All subscribers should have a clear understanding of what disposition is to be made of their notes. If the trustees, or the parties to whom they are made payable, propose to sell the notes, or use them in paying bills, this should be clearly understood by each person before signing the note. They should know where they may find their note, and to whom the money is to be paid. If they are to be discounted, or left at the bank for collection, this should be distinctly understood, or unpleasant results may come of such a course; but where this is agreed upon, and named in the note, it may, at least among business men, be the more pleasant method of disposing of the matter.

The notes and stubs may be easily and cheaply bound in flexible covers, about a hundred in a book.

This will be a neat and convenient form, and then when the notes are all paid and torn off, the cover may be reduced to the size of the stubs, and this will preserve them in permanent form for future reference.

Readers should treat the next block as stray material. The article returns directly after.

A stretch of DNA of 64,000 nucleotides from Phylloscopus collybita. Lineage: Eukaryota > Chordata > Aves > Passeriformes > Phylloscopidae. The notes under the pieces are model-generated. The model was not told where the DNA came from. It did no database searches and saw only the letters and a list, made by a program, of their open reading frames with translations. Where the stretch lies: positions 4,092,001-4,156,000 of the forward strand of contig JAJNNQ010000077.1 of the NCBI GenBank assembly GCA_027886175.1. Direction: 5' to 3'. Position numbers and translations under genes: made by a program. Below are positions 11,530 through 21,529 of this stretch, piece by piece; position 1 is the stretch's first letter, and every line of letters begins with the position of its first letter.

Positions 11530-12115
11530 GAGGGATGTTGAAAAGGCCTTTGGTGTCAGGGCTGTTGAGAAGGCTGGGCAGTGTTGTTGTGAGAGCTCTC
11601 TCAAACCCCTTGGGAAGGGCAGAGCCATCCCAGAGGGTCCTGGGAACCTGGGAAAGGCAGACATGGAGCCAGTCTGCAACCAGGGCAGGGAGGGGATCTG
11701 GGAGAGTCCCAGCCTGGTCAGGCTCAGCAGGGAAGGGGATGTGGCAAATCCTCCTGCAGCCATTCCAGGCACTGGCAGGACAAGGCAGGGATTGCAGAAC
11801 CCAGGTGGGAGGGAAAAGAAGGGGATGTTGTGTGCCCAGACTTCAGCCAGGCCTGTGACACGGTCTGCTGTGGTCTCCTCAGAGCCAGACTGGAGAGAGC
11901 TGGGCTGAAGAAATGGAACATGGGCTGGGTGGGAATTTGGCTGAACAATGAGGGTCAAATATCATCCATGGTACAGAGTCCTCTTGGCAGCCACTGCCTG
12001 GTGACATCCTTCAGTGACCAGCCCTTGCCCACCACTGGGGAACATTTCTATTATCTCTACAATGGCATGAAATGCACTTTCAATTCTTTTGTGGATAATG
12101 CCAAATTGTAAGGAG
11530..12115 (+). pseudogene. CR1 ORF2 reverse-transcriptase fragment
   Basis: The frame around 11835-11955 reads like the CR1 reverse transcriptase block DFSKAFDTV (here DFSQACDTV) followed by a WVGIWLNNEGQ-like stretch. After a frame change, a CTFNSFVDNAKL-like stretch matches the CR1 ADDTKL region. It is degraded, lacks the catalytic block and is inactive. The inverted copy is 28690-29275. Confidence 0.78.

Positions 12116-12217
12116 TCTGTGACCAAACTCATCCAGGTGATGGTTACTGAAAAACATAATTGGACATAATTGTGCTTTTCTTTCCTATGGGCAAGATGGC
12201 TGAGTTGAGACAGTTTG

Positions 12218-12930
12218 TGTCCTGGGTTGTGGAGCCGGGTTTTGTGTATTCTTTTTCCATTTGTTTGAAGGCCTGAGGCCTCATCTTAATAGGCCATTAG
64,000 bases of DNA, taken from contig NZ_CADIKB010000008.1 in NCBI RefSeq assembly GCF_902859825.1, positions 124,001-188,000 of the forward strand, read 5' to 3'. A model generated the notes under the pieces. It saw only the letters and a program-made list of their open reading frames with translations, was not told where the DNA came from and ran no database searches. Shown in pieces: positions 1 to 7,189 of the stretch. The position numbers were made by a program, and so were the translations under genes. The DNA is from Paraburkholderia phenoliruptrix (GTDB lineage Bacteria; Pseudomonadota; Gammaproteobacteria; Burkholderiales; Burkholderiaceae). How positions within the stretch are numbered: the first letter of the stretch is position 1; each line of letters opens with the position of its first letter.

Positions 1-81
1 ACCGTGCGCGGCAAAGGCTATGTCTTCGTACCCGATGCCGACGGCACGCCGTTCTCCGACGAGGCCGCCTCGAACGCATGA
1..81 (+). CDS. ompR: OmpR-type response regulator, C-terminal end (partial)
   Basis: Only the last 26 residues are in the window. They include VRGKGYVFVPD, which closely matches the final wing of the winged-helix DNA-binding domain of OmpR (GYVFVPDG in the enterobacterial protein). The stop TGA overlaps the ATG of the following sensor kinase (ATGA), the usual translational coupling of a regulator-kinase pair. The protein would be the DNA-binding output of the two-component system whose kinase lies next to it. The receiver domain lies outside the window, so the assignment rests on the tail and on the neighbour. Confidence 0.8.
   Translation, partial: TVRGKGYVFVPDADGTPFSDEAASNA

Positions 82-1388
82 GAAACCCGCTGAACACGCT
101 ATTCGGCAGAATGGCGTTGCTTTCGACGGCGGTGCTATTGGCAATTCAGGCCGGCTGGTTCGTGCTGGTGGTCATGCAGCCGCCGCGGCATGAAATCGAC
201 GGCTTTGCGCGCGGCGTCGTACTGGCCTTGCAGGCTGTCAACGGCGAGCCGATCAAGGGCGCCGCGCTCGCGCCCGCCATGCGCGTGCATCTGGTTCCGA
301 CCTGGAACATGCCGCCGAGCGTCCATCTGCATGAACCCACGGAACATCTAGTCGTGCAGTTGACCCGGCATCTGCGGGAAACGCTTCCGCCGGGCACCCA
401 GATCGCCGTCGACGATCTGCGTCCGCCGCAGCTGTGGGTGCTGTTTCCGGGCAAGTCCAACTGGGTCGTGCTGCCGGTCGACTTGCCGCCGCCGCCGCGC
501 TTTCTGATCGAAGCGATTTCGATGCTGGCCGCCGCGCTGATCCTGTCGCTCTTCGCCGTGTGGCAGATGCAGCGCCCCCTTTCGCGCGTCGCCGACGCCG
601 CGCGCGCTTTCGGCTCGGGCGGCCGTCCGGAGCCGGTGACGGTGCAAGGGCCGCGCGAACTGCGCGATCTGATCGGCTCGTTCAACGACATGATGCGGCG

Suggestions 1Suggestions 2

It may not be out of place for us to say, just here, that it pays many fold to have all the envelopes, notes and various papers needed in church work, neatly printed. Printers' ink, judiciously used, pays well in every business enterprise, and it has proven equally valuable in the successful management of churches. Notes can be printed and bound for about seventy-five cents or a dollar a hundred, and to undertake to use this system without printed notes would end in confusion, and perhaps disgust.